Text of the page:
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The Year in Review: Walking off the Big Apple's Top New York Stories from 2011

Walking around New York City often involves bearing witness to many headline news stories. As a pedestrian journalist, I often report on the everyday life in New York City, but on occasion I like to report, if not without the occasional bias of an opinionated blogger, on the bigger stories as they unfold. The following 10 events or developments from 2011 stood out from the pack.


10. East River Ferry

Back in the Gilded Age, ferry service was a regular thing on the East River, but the construction of the Brooklyn Bridge in 1883 put many of the ferries out of service. Beginning in June of 2011, the NY Waterway's East River Ferry returned to the waters, inaugurating a commuter ferry service from Manhattan to stops in Brooklyn and one in Queens. The service is a testament to the need for alternative transportation in the city.


9. De Kooning Retrospective at MoMA

Two hundred works by the influential postwar artist, almost all breathtaking in ambition and color, made this critically acclaimed retrospective richly rewarding. (through January 9, 2012)


8. High Line, Section 2

The section of the High Line north to W. 30th Street opened to the public in June, providing intimate views of adjacent old and contemporary buildings, a patch of lawn, and imaginative plantings along the way. One of the best places to walk the tracks in all of America.




7. Snowiest January Ever

Beginning in late December of 2009, the city experienced snow after snow after snow. The Mayor's team didn't handle the first snow well at all, prompting a review of when to call a snow emergency. After the blizzard of January 25-27, 19 inches of snow were measured in Central Park.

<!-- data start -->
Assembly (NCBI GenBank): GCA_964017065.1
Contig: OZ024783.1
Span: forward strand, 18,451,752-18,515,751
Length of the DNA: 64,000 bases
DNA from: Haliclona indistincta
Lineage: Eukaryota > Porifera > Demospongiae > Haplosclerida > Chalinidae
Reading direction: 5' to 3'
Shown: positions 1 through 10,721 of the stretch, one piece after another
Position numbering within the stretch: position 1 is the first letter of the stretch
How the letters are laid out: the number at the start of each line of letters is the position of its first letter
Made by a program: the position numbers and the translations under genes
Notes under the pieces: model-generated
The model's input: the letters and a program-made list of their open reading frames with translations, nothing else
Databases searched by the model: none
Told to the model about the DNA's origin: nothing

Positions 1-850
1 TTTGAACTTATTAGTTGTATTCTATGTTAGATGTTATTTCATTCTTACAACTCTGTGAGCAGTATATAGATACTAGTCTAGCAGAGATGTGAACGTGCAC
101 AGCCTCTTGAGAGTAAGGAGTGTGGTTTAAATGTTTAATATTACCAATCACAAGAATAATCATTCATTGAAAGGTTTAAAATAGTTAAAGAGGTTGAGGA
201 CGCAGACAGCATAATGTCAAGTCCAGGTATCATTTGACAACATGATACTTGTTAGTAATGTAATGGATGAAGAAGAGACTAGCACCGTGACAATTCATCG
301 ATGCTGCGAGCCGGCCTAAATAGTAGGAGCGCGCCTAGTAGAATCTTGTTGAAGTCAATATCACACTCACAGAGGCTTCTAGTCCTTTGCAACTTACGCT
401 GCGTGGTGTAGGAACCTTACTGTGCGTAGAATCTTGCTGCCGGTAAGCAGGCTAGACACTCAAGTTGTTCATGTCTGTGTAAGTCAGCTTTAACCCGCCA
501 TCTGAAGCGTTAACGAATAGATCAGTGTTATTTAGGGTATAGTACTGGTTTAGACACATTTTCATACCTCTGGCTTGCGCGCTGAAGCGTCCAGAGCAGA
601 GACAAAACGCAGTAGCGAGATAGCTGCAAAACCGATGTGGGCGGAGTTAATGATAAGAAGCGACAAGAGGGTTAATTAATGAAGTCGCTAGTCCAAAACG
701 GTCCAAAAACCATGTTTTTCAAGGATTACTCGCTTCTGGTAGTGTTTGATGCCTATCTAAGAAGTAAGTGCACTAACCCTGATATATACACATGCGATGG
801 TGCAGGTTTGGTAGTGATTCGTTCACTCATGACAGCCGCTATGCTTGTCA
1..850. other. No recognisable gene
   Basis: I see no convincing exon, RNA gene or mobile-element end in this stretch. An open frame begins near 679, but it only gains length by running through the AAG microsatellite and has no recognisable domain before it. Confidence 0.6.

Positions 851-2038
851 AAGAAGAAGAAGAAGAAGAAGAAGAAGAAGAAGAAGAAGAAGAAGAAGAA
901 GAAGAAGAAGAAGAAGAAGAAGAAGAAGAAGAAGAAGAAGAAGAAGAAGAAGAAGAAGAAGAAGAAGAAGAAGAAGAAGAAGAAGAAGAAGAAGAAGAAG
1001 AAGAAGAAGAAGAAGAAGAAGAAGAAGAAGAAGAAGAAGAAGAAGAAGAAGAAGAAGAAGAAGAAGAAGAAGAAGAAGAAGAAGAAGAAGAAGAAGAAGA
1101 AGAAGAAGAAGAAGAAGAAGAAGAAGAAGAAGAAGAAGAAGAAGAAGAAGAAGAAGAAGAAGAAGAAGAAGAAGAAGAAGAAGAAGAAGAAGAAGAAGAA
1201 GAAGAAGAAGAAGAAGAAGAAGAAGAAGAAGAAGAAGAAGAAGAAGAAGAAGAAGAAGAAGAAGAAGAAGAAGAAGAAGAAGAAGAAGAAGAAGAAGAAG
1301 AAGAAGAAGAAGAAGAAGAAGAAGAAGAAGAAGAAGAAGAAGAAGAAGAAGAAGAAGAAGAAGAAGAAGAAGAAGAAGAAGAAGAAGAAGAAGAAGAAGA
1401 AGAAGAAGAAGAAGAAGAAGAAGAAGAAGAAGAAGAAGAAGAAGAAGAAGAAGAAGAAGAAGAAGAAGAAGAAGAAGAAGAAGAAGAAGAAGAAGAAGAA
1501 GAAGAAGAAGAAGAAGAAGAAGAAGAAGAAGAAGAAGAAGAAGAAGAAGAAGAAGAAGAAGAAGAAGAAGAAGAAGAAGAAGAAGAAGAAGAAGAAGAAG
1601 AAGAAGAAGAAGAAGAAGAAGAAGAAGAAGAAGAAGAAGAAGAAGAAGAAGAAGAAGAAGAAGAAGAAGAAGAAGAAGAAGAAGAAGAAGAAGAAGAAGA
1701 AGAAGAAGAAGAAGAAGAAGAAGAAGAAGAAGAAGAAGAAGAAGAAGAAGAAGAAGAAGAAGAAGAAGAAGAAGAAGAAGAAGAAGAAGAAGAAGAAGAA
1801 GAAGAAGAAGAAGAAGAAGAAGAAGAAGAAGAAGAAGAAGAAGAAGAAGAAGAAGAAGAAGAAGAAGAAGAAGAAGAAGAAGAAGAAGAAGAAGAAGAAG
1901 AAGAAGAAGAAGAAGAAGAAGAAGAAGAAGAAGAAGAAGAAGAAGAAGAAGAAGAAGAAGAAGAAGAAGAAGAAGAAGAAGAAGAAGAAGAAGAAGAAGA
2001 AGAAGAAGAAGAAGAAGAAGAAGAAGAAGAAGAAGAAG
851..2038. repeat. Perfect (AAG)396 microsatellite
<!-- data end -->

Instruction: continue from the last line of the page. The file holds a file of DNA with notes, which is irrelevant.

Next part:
6. Sleep No More

Sleepwalking is a form of walking, of course, and in addition to Lady Macbeth's famous walk, almost anyone who has seen Punchdrunk Theater's game changing Macbeth-film noir mashup at the McKittrick Hotel in Chelsea may still think it was all a dream. This one, however, they remember.


5. The Arrest of Dominique Strauss-Kahn

The arrest and house imprisonment of a major French political figure seemed almost like a setup for an inevitable Law & Order episode. The house arrest "set" was too pretty - a comfy house at 153 Franklin.


4. NYC Evacuation Zones for Hurricane Irene

We learned about Zone A, a geographic designation that sounds like science fiction. As an improbable hurricane in late August approached New York City, the residents of Zone A were told to get to higher ground. As it turned out, the storm arrived in the city with a whimper. Residents upstate and in Vermont were not so lucky.


3. The World Trade Center at 10 Years; The 9/11 Memorial Opens

While the World Trade Center site seemed to languish for years, suddenly we have the startling sight of the towering One World Trade Center appearing from unexpected viewpoints in the city. After President Obama announced the death of Osama Bin Laden on May 2, thousands of people gathered at the site. The tenth year anniversary in September was marked with solemn remembrances and the opening of the 9/11 Memorial.


2. Gay Marriage

In dramatic fashion, on the night of June 24, 2011, lawmakers in Albany voted to legalize same-sex marriage in New York State. In the city, celebrators headed to Christopher Street and the Stonewall Inn. On Sunday, the celebration continued with a happy Gay Pride Parade. Many participants wore wedding veils.


1. Occupy Wall Street

Just when you thought that the bankers and financiers could get away with their spurious acts, expecting the public to act like docile sheep, a miracle happened in Zuccotti Park. The police came, and they were often rough, but no one was afraid.

Images by Walking Off the Big Apple. Clicking on each title will link to the original post.

Comments

Keris Stainton said…
As a New York obsessive (albeit one living in England), I really enjoy your posts. Thanks so much for the blog. Wishing you all the best for 2012.
Teri Tynes said…
Thank you so much, Keris! Happy New Year.

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